The REA survey showed that 31 per cent of potential buyers saw the upside of buying off the plan because it allowed them extra time to save, and 72 per cent said special offers like developers paying stamp duty or initial body corporate fees got them over the line. Most experts agree that, in today’s market, one thing off-the-plan buyers can’t do is get rich quickly.
“We’ve always recommended to our customers that investing off the plan is a long-term decision. It’s not an asset class that can be speculated,” Romano says. “What customers want to ensure is that they don’t buy at the peak of the market and, as we know from all the information out there – we’re not at the peak of the market.”
What’s the plan?
Author and interiors expert Naomi Findlay advises buyers to consider a practical plan of attack when buying off the plan.
“Do a solar study to look at daylight access. Where is the sun and where is the shade? That’s a big thing in apartment living because if the only outside area is a west-facing balcony, you’re not going to be able to enjoy it much in summer. Really think about what it is going to be like to live in the place,” Findlay says, adding that noise pollution and ventilation are also incredibly important elements that don’t show up on a plan.
“Lots of buildings being built now – unless you have your front door open and another unit has its front door open – then there is very little cross-ventilation, and that’s really important.
“Look at the overall size and layout, and consider exactly how you are going to live in that space. Where do you put a TV or a feature piece of art? Is there enough area for you to circulate around a dining table? Visit a display suite and see the size of the furniture in there as well. Is the two-seater that is being used really a two-seater or is it just a giant armchair?”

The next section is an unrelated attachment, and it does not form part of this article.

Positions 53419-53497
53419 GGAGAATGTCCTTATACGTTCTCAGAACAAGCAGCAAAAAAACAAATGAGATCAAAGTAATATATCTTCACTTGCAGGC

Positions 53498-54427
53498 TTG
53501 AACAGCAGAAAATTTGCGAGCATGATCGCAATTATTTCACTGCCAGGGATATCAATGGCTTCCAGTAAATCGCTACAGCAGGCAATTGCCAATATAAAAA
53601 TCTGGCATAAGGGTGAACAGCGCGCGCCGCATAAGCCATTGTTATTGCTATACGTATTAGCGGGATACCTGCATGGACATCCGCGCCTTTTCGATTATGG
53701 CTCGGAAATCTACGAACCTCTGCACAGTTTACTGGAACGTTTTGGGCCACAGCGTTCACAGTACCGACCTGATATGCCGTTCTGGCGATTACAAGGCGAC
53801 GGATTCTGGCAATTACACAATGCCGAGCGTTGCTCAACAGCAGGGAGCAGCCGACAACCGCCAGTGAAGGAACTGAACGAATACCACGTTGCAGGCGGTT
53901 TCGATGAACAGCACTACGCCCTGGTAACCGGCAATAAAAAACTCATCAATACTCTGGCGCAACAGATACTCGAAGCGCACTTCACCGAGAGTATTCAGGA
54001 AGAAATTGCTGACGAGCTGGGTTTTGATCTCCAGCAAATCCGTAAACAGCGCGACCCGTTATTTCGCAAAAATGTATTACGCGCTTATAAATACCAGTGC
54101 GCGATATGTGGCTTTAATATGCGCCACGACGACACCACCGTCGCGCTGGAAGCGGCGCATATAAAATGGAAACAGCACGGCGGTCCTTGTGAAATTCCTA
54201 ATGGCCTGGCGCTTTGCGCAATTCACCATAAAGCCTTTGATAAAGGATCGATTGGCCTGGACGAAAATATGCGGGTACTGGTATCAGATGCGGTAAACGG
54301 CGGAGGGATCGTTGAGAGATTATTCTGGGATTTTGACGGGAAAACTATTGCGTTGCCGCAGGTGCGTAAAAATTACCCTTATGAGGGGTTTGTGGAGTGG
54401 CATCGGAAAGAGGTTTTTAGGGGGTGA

Findlay says size and aspect really do matter when it comes to the finished product: “If one day you fell out of love with a brass tap, or the carpet, you can change those. But you’re never going to be able to change the ventilation, ceiling height or the actual size of the unit. So dive a little deeper into how you might use the space, don’t just fall for what you’ve seen in the beautiful brochures.”
Think outside the box
Buying off the plan is not just about purchasing an apartment. In today’s developments, purchasers are buying a lifestyle. Of those surveyed in the REA Insights study, the most popular amenity – at 30 per cent – for house hunters was a common barbecue area, landscaped gardens or communal decks, while outdoor pools and gyms were also highly desired at 24 per cent.
“There are hidden special facilities that might not show up in the floor plans,” Romano explains. “For example, a lot of projects now are offering storage cages, which is quite important for people moving from a house to an apartment. We’re also seeing trends with respect to electric charging stations on site, car share spaces and car wash bays.”
Case Study: Zoran Pilic
Boasting more than 30 years’ experience in the construction industry across a variety of projects and countries, Zoran Pilic has bought two brand-new apartments in the same Sydney development by Crown Group, including one off the plan.
“I’m a builder by trade, and I could see the quality of the construction was good. I couldn’t see cracking or waterproofing problems in the bathrooms, or any of those problems, so I was happy,” he says. “When we look for apartments off the plan, we look for location, a return, an investment that will last, and the quality of the building that won’t require maintenance in years to come.
“There are a lot of shonky builders out there today, and in my job I go around and fix a lot of developers’ problems. Crown Group wasn’t on the list, so long-term I knew the sinking fund would not get burnt by putting extra money into repairs.”